Andy Lock
Andy Lock
4th January 2017 9:21 am

Thanks for the feedback Jeremy, and for the direct link to the ESCC RoW map. It’s always good to share references to resources – check out our eMapping page for even more route finding options: Our small list of preferred routes is on our website here: Please share your rides with us so we can expand our knowledge of favourite routes (contact details at the bottom of that page) Our FAQ page is… Read more »

Jeremy Knight
Jeremy Knight
4th January 2017 7:42 am

Great article. I think we must all be more active in reporting blocked or poorly-maintained bridleways etc. As somebody who dislikes cycling on busy roads, I spend a fair amount of time with Ordnance Survey maps, Google Maps and the ESCC Rights of Way map (link below) planning interesting and enjoyable rides. In my opinion, in Summer nothing beats routes involving the SDW between Bo Peep and the twin aerials near Southese; the views from… Read more »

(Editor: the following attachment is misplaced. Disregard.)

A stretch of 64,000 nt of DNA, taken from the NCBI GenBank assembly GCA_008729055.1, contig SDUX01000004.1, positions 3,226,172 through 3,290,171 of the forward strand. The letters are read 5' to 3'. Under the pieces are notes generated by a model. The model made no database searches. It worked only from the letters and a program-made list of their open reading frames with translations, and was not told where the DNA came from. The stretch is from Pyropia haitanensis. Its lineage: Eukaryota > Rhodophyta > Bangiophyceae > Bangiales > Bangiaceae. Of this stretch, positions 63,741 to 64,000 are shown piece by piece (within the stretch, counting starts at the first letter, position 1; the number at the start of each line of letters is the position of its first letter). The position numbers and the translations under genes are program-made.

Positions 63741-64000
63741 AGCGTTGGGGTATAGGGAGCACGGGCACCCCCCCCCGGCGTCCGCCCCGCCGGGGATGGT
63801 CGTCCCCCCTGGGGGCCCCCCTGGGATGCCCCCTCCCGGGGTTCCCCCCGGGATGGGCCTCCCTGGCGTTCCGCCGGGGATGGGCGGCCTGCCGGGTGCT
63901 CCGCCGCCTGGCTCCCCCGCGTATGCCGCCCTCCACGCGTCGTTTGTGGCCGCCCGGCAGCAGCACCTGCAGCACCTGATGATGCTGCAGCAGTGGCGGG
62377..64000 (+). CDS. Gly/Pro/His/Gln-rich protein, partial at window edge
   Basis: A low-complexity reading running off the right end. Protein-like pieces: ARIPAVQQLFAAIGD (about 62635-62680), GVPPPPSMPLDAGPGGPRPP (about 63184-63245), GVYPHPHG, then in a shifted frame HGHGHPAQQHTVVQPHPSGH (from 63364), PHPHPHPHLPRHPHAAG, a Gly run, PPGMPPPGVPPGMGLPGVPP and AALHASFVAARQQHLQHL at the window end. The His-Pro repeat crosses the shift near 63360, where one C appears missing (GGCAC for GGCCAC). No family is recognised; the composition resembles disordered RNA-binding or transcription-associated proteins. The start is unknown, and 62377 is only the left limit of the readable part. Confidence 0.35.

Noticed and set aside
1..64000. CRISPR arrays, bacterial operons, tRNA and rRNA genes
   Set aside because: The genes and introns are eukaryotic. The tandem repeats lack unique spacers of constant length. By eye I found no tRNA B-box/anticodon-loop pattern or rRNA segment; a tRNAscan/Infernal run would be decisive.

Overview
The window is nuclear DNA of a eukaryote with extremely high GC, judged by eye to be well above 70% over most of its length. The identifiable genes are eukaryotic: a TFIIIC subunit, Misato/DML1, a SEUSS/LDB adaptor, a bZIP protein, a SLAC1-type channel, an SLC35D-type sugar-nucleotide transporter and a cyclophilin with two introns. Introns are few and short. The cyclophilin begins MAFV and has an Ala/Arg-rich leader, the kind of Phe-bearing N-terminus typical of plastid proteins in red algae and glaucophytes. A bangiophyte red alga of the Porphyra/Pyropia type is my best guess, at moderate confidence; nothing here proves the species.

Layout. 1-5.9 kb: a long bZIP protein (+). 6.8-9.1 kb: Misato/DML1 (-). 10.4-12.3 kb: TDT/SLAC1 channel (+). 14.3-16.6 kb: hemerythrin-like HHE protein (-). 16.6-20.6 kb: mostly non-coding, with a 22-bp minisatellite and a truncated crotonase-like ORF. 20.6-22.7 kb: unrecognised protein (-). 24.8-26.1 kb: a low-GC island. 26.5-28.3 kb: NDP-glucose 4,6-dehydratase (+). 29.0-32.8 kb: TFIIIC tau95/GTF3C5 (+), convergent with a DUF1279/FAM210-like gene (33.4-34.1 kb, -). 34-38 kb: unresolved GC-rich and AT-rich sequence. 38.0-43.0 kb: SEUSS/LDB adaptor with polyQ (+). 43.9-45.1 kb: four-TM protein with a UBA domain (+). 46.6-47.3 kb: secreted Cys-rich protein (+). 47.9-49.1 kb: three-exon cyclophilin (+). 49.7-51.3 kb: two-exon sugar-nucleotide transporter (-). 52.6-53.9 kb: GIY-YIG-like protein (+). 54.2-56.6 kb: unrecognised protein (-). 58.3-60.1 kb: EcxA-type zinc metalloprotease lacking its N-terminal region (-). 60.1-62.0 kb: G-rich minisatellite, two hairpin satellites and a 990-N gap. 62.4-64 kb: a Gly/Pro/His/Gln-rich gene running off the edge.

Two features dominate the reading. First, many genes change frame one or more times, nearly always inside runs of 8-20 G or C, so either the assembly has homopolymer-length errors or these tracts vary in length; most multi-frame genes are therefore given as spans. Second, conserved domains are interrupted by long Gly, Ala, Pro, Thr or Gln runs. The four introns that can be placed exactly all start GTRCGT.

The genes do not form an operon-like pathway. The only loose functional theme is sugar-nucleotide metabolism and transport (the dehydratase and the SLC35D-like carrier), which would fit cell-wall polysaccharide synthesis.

Andy Lock
Andy Lock
3rd January 2017 12:52 pm

I’d be happy to lead some bridleway rides for this type of bike. Initial thoughts are: 1) A road loop of Peacehaven including off-road through The Big Park and Telscombe Tye 2) Friston Forest fire-roads to Friston Place, Old Willingdon Road to Butts Brow, drop to Jevington (grass route, not the bumpy SDW), back into the forest. 3) Friston forest fire roads to SDW above Jevington, Windover hill, drop down to Chapel Hill (yes, desecnd… Read more »

Clive Aberdour
Clive Aberdour
1st January 2017 9:13 pm

Thanks Tony for a really interesting article. I had been hoping to try some of these bridleways and byways on a touring bike shod with wide treaded tyres (700 x 32s) but it looks as if many will not be suitable. As you use these on your Monday rides would it be possible for you to produce a list of those that you feel are suitable for touring bikes?

Roger Lambert
Roger Lambert
1st January 2017 5:50 pm

Thank you Tony for taking the time to do such an informative piece on a deceptively important topic.